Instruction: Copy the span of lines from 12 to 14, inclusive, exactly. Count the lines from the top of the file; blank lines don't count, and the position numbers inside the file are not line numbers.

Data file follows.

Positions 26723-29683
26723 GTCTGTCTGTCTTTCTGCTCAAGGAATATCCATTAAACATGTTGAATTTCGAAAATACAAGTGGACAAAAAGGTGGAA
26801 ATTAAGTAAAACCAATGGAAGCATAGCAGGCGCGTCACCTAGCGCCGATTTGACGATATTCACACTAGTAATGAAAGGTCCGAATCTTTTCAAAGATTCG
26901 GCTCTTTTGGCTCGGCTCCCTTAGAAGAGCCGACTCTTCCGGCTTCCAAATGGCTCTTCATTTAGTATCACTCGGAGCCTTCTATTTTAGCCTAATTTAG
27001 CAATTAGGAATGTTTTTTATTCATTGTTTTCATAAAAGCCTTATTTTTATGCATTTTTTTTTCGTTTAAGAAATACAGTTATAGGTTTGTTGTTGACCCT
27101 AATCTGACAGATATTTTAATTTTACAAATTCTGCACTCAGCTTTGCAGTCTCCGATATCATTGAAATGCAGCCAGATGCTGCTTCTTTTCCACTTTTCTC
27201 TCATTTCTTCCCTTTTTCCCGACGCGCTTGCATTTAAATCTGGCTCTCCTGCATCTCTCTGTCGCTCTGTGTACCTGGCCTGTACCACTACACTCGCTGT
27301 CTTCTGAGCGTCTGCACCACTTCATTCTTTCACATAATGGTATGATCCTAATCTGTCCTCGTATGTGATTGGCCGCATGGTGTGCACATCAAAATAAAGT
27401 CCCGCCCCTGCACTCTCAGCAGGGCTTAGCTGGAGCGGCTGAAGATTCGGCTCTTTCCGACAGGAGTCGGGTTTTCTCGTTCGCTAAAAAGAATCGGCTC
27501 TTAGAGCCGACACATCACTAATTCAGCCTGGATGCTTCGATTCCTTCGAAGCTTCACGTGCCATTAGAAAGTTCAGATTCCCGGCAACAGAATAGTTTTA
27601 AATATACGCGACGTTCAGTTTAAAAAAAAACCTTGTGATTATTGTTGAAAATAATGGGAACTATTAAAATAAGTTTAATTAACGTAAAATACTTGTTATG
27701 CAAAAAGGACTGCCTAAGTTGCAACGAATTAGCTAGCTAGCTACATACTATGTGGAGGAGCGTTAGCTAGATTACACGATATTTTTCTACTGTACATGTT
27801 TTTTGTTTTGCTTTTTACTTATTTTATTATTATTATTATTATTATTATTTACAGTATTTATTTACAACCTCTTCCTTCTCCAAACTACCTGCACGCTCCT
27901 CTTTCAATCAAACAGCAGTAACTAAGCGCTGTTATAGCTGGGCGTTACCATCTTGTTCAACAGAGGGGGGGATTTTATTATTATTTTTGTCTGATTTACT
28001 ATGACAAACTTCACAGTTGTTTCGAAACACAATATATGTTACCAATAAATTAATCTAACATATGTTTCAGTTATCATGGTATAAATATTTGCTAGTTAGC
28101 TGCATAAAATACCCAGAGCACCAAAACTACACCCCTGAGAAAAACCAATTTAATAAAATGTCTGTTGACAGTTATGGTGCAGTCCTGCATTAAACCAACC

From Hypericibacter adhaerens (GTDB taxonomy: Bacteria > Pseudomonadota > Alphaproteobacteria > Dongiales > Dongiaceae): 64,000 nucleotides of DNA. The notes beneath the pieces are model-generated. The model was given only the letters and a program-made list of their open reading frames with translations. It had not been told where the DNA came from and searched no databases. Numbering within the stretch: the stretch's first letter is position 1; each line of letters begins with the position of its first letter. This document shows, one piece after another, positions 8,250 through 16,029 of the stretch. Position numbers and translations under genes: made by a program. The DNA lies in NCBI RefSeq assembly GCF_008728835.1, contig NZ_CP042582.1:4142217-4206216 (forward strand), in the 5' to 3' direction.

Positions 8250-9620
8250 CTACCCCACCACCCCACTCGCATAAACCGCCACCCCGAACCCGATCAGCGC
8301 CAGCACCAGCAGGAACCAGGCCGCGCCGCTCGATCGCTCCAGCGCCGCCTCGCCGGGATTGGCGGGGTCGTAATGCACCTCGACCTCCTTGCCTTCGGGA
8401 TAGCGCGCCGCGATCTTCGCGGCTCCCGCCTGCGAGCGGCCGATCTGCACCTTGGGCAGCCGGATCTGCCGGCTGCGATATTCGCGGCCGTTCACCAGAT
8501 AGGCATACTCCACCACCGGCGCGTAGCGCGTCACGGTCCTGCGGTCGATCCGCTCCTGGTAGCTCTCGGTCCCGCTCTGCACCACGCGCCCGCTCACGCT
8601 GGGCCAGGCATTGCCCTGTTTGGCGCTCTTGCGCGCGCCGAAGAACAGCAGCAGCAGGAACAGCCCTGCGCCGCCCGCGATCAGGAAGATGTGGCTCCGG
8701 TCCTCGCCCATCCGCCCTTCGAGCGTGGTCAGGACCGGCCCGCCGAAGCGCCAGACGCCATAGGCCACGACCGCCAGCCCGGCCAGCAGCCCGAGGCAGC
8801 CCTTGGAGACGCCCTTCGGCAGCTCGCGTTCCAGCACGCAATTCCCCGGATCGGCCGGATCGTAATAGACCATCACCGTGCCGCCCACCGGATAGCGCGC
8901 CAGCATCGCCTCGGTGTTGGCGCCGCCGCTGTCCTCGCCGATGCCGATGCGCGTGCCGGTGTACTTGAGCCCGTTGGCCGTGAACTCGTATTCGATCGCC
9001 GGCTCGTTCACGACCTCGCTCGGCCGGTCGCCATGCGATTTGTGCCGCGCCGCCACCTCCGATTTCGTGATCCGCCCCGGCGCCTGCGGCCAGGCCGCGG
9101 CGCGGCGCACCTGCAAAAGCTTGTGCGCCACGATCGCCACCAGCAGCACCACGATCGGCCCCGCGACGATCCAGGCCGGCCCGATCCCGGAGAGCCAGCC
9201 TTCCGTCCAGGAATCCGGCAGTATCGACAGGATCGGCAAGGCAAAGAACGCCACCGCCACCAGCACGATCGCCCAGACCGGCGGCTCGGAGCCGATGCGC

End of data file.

27701 CAAAAAGGACTGCCTAAGTTGCAACGAATTAGCTAGCTAGCTACATACTATGTGGAGGAGCGTTAGCTAGATTACACGATATTTTTCTACTGTACATGTT
27801 TTTTGTTTTGCTTTTTACTTATTTTATTATTATTATTATTATTATTATTTACAGTATTTATTTACAACCTCTTCCTTCTCCAAACTACCTGCACGCTCCT
27901 CTTTCAATCAAACAGCAGTAACTAAGCGCTGTTATAGCTGGGCGTTACCATCTTGTTCAACAGAGGGGGGGATTTTATTATTATTTTTGTCTGATTTACT